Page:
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Is there anything more important than compassion?


About DJC

The older I get, the less I know and the more inquisitive I get.

Unfortunately, despite a lifelong search, most of the answers elude me. That said, I love to ask the questions and fuel the debates that will ultimately lead us all to a better understanding of the big issues in life, the universe and everything.

They say that we spend 98% of our lives in our head. I for one would like to use that time as effectively as possible.


It is not easy to be profoundly compassionate, but it is my goal. What's yours?

Compassion: Is there anything more important?

Demonstrate compassion to all.

Demonstrate compassion to all. Picture: Shutterstock

The simple answer to this question is likely yes. But for the life of me, I cannot think what.

Few values are more important, in my view, than compassion.

Compassion, or the genuine concern for the plight of others, is important because we are all products of our circumstances.

None of us are 100 percent responsible for our successes or failures, or for our good deeds and bad. To me, compassion is a sign of caring, of respect and sharing the human condition.

To be compassionate is to be kind, supportive and to show others the respect you would like shown to you.

Research suggests that compassion has a number of other benefits - including improved health and wellbeing, greater common identity, a propensity to act in the best interests of all, a reduction in suffering and greater happiness. Yes, that is right, in addition to helping those you are being compassionate toward, it also benefits the one being compassionate.

Of course, it is much easier to talk about compassion than be truly compassionate. It is even harder to be ‘profoundly compassionate’, as is my goal.  

Most of us demonstrate compassion when it comes to those we love. We are however, less inclined to be compassionate towards those we don’t know. We tend to show a great deal more compassion in relation to the plight of our own children than other people's children. Sad, but true.

Most of us are more compassionate toward people we relate to more than we are to people we don’t. Australians demonstrated a justifiably high degree of compassion towards the English and French after recent terrorist attacks, but much less apparent compassion toward Turkey when it had far more devastating experiences. Australians have a firmer connection with the UK and France.

To read more about compassion and how to practise it, a self-help book may be the way to go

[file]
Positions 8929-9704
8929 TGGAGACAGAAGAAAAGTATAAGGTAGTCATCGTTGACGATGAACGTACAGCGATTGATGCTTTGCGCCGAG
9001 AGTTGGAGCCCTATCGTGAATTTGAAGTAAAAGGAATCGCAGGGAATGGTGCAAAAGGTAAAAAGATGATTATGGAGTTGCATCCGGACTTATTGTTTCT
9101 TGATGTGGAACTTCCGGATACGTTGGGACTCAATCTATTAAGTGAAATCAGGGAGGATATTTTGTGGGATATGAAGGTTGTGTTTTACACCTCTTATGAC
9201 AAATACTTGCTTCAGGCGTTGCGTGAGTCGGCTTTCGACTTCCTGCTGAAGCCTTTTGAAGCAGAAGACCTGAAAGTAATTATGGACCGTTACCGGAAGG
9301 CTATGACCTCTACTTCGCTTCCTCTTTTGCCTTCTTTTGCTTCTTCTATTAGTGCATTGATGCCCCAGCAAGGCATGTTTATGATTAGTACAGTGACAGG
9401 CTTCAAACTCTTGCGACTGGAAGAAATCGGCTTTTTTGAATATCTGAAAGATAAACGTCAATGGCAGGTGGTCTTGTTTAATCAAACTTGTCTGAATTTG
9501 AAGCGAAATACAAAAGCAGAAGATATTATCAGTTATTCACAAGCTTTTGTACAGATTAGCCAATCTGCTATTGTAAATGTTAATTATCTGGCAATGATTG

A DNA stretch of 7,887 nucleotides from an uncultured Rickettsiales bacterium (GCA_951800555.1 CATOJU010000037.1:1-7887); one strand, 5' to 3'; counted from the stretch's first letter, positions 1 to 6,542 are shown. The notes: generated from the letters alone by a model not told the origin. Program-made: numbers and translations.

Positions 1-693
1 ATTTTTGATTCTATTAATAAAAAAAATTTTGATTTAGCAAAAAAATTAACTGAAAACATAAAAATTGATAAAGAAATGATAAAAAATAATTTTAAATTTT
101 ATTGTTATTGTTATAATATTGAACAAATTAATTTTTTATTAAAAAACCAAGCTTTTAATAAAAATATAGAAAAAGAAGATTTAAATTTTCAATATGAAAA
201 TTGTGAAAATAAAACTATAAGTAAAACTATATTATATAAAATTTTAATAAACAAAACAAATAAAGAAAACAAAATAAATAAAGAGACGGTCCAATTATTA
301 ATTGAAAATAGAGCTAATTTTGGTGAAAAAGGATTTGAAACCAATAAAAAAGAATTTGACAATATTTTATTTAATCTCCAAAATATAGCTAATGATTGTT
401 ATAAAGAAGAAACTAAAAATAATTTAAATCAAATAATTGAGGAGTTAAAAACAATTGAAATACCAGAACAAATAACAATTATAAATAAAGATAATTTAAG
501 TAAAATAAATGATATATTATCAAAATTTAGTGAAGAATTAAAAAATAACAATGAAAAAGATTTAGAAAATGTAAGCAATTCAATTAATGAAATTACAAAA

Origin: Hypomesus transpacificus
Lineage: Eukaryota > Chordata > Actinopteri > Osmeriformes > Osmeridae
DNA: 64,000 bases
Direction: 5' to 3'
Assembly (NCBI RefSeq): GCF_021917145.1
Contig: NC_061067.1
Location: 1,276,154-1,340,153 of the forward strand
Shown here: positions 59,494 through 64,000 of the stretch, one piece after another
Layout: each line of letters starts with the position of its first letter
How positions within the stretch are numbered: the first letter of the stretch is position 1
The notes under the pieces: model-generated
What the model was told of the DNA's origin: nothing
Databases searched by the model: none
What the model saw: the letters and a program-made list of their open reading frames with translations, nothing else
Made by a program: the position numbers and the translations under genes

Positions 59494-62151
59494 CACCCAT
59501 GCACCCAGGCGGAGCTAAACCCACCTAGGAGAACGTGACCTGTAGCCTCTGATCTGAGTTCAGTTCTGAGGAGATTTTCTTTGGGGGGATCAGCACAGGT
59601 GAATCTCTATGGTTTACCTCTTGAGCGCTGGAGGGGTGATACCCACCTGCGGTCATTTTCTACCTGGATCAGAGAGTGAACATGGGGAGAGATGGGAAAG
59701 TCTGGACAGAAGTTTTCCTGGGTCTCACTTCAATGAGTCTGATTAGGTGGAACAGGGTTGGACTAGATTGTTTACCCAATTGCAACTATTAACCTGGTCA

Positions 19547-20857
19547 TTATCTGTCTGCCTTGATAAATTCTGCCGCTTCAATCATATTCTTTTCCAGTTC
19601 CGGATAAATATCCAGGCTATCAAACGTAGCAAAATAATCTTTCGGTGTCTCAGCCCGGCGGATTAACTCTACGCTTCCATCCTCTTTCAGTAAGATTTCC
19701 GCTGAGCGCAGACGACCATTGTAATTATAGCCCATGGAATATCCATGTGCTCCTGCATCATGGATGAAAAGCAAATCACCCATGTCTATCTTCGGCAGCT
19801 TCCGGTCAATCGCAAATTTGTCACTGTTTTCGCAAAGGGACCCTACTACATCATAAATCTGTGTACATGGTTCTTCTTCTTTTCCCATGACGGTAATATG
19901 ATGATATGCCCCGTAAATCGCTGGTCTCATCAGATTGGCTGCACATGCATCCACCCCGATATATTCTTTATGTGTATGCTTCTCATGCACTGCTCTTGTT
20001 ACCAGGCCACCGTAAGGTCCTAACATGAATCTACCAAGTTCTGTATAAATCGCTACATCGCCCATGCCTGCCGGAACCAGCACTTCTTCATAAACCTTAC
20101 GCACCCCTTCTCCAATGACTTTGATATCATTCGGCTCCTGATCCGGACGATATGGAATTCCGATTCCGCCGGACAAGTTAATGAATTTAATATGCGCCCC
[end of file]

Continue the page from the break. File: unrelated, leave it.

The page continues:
Most of us are more compassionate when an issue does not affect us. Australians demonstrated a very high level of compassion for the refugees in Europe after the young child washed up onto the beach in Italy, but a much lower level of compassion toward the plight of the refugees Australia has imprisoned on Manus Island and Nauru. Refugees coming to Australia are seen as less deserving of compassion.

Most of us are more compassionate when the person involved is someone we like or agree with. I am much more compassionate toward refugees and understanding of the circumstances that brought them to where they are, than I am towards Tony Abbott and Peter Dutton, and the hideous life experiences that would have been necessary to make them the haters they are today.

My value, one of the five articulated in my first in this series, is profound compassion’ which implies feeling and demonstrating compassion where ever it is called for - not just when it is someone I love, relate to, does not impact on me, or someone I agree with. Profound compassion also involves self-compassion, an essential component of self-actualisation.

I am pretty good at feeling and demonstrating compassion toward people, irrespective of my love for them and whether or not I relate to them. I feel I have almost mastered compassion towards people regardless of love or relatability. I certainly care no more or less about terrorism in Britain than any other country, including Australia.

I would hope to have made more progress than I have in terms of other forms of compassion. While I do have compassion for all refugees and believe that those on Manu Island should be allowed to live in Australia, I do struggle with being compassionate toward people who have impacted me badly. I still have a tendency to be unforgiving and less compassionate toward people who have hurt me, despite recognising that they are no less deserving of compassion.

I am not at all good at demonstrating compassion for those I view as bad people, such as Tony Abbott, Peter Dutton, Eric Abetz and Kevin Andrews. It is not so much that I disagree with then, as indeed I do with many of their colleagues, to whom I am open to demonstrating a great deal of compassion. I lack compassion for these four men because of what i see a a complete absence of moral substance – ignoring the reality that they deserve compassion as much as anyone.

Finally, I have failed entirely in terms of self-compassion, but that is a story for another time.

For me, profound compassion is an important value. It is also an aspirational value. I am not there yet. I will, however, continue to work toward it and hope to get there one day.

Do they not say that recognising a problem is the first step in the process of solving it? If that is so, I may have taken my first step. 

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